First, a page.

Many preseason practices are held indoors. If that’s the case for your team, have your players play catch along a line and make sure that they turn their bodies so that their two feet are on the line and their front shoulder points toward the target. If they start in a position in which they are facing the target, they are already are opened up and are most likely going to step away from the target when they throw. The throw tends to drift in the direction you step if your other mechanics are in order. Really the only way you can step away from the target and make an accurate throw is to drop your shoulder and throw from a three-quarters or sidearm slot. This will make the ball dart and dive and puts unnecessary strain on the elbow. As your players play catch they should check their step with each throw to make sure it is toward the target and on the line or at least very close to being on the line.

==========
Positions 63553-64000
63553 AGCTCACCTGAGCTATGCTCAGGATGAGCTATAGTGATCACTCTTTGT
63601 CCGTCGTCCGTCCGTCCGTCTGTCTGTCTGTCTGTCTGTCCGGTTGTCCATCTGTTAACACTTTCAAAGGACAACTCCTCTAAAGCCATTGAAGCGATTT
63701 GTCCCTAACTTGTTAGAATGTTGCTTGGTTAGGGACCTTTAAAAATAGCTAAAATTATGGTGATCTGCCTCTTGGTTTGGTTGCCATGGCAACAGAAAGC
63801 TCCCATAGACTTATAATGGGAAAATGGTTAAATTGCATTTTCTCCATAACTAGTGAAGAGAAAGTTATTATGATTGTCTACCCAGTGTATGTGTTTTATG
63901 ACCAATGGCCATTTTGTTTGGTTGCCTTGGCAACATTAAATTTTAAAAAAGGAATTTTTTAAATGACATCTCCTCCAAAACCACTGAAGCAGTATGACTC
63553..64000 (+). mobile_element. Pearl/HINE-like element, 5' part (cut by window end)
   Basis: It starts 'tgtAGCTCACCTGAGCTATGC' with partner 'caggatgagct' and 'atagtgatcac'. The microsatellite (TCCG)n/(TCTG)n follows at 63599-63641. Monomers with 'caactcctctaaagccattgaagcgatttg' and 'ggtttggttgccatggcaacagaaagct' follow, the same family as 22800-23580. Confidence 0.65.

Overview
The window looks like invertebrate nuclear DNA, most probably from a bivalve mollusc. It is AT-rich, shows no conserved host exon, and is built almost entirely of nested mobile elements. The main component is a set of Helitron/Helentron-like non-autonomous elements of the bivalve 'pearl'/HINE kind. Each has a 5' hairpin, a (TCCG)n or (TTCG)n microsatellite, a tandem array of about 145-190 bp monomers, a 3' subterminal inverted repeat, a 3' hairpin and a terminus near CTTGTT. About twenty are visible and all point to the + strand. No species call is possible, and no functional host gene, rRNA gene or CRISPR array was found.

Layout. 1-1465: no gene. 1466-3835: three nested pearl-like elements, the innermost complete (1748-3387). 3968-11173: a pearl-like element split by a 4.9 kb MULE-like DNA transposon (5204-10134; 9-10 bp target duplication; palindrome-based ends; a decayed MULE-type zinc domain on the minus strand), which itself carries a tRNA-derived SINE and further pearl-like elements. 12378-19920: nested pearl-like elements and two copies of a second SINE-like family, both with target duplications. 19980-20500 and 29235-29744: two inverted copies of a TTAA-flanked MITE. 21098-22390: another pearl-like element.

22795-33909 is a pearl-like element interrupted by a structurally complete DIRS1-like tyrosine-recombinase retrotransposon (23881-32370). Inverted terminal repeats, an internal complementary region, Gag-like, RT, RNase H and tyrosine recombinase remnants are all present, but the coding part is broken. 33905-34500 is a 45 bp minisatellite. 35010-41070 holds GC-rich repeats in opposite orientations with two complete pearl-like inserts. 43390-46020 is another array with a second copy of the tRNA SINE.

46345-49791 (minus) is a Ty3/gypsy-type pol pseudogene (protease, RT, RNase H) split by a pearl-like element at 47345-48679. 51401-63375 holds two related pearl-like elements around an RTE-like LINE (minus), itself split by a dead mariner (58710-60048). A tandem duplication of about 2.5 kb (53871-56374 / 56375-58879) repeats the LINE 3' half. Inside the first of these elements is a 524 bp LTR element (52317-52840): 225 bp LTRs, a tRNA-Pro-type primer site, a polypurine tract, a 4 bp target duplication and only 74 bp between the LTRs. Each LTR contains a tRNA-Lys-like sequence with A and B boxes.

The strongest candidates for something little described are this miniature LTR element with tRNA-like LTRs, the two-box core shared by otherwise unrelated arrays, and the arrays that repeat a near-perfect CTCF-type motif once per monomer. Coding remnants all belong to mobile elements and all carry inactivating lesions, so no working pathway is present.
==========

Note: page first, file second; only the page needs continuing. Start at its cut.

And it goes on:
A lot of young players get their hand under the ball when they throw, which leads to a delivery that resembles an old one-arm pitching machine and forces the hand to come around the ball at the release point instead of staying behind it. To correct this, players should get in the habit of making a circle with their arm that goes down, out and up after they take the ball out of the glove using a four-seam grip. At the point when the arm is up and extended back, have them stop and check to make sure the hand is on top of the ball. If the hand is on top of the ball at this point, it should naturally be behind the ball in a position of power as the arm comes forward and reaches the release point. Having the hand behind the ball as it is released allows you to generate the spin that will enhance accuracy and help the ball carry.